I am *finally* getting around to rebuilding my file-sharing computer. I'll be sharing files with both Linux and Windoze machines. It's a home network, so there's nothing fancy needed. I know I have to tweak my smb.conf file until I'm satisfied with the features and security. I'm using SWAT and I'm starting with a bare-bones conf file. It's not secure but I can see the server and selected files/directories from my other Linux box.
My really dumb question is, do I have to reboot both the server and the client machines every time I change the SAMBA configuration? I thought I just had to stop and restart the SAMBA service in the SWAT software - but then the server disappears from my client. It looks like I need to reboot both machines for the client to see the server.
My primary repos are DVD .isos on my hard drive loop-mounted in /etc/fstab. Although I can install packages just fine and there are no issues with running installed applications, I must have screwed up the configuration of /etc/apt/sources.list because I get this output when I do apt-get update:
Here is my rather primitive but functional /etc/apt/sources.list:
Code: Select all# deb cdrom:[Debian GNU/Linux 8.2.0 _Jessie_ - Official amd64 DVD Binary-1 20150906-11:13]/ jessie contrib main # deb cdrom:[Debian GNU/Linux 8.2.0 _Jessie_ - Official amd64 DVD Binary-1 20150906-11:13]/ jessie contrib main deb file:/dvd1 jessie main contrib deb file:/dvd2 jessie main contrib deb file:/dvd3 jessie main contrib
When I plug in my external USB Hard drive which is formatted as a single NTFS partition, it is recognized and mounted automatically, a nautilus window pops open. Unfortunately it is not writable. The reason is: the partition is mounted "ntfs" (which lacks write support) instead of "ntfs-3g". This is the output of mount after plugging in the drive:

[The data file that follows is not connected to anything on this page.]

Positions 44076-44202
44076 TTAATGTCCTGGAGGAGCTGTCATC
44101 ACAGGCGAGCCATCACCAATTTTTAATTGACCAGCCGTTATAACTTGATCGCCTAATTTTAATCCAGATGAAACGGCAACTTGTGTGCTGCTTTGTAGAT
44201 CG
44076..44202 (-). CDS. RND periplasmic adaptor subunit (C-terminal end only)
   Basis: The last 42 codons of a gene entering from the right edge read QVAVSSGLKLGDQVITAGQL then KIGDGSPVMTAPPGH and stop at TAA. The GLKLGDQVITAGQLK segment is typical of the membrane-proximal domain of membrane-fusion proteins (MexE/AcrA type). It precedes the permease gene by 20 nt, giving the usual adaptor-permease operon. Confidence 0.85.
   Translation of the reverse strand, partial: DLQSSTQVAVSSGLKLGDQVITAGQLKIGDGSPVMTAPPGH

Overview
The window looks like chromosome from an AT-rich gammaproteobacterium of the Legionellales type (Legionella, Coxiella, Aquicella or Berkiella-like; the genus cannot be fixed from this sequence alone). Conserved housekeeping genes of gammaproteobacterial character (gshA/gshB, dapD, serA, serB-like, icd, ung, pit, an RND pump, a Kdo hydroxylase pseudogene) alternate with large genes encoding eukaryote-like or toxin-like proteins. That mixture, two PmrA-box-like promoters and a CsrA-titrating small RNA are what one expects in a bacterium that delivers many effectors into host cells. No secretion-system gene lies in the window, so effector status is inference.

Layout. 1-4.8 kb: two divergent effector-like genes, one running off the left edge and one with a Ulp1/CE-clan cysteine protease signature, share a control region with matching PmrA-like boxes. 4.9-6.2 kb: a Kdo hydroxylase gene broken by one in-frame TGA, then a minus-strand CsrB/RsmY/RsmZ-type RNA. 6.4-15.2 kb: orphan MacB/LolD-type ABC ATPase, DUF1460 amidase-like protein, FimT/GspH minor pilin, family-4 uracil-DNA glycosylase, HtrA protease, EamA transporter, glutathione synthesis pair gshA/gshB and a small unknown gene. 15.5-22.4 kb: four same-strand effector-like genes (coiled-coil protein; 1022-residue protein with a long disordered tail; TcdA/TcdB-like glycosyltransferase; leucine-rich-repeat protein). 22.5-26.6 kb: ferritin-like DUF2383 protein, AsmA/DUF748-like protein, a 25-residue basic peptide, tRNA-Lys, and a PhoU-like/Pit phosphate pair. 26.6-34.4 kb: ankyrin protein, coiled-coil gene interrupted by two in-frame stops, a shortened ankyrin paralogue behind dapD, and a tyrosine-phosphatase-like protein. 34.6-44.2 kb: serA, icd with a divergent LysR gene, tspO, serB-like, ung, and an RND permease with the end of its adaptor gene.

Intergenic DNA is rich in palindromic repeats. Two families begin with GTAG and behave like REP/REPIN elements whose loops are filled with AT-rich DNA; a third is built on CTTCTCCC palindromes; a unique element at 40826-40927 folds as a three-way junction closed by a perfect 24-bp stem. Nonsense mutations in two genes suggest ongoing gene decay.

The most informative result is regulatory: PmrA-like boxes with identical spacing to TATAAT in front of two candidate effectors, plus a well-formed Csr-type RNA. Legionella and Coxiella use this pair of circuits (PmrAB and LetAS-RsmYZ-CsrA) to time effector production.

$ mount | grep sdc1 /dev/sdc1 on /media/4EBC5FB82435B0EE type ntfs (rw,nosuid,nodev,uhelper=devkit,uid=1000,gid=1000,dmask=0077)
I want this partition to be writable by just plugging it in.
The partition should not have any errors because a) I fsck'ed it windows and b) mounting it manually works:
$ sudo mount -t ntfs-3g /dev/sdc1 /media/disk_/ $ mount | grep sdc1 /dev/sdc1 on /media/disk_ type fuseblk (rw,allow_other,blksize=4096) $ devkit-disks --mount-fstype ntfs-3g --mount /dev/sdc1 Mounted /org/freedesktop/DeviceKit/Disks/devices/sdc1 at /media/4EBC5FB82435B0EE $ mount | grep sdc1 /dev/sdc1 on /media/4EBC5FB82435B0EE type fuseblk (rw,nosuid,nodev,allow_other,blksize=4096) $ gnome-mount -nbtd /dev/sdc1 $ mount | grep sdc1 /dev/sdc1 on /media/disk type fuseblk (rw,nosuid,nodev,allow_other,blksize=4096)
How can I get ntfs drives to be mounted as writable by default, preferrably without having to modify fstab?
I have 2x 1.5TB hard disks and I'm going to buy a new 2TB drive soon. First though I just wanted to check that I could partition off the first 1/4 to 1/3 of the 2TB drive (leaving 1.5TB or more free) and install Debian to that part, then use the remainder of the disk in combination with the 2x 1.5 TB drives in RAID 5? i.e. can you mix whole drives and with partitions from other drives in RAID 5 and/or is it best to just stick with complete drives for the RAID array?I only have room for 3 drives in the small mATX case that houses my NAS device and I want to maximise storage capacity and minimise expense.
Is there a way where I can take like 50GB from my home folder (I have 375 avail., but using only 22GB) and put it to the root partition? Twice now my system has almost ran out of space on root, so luckly I was able to clear out old stuff so I don't have login issues after finding the hardway the first round lol. I just want to make sure I can login with out being forced back out because root don't have space to let me login.
I have Debian Testing. I am testing XFCE and LXDE and i want to use display manager other than GDM. I have tried SLIM and XDM but when i use them i can't mount partitions and USB through Thunar, PcMan or Nautilus - i get message that i am not authorized (if i do groups in terminal - adm dialout fax cdrom floppy tape audio dip video plugdev games fuse powerdev netdev lpadmin scanner sambashare). When i install GDM everything works fine. I have installed FUSE, HAL, Udev,...I have tried a lot of stuff from AcchLinux forums but nothing worked really.
My swap is not mounted at boot. get it to mount again? I CAN make it mount after booting but I need to hibernate. I read that I have to edit /etc/fstab but I'm not quite sure as to what I have to do specifically.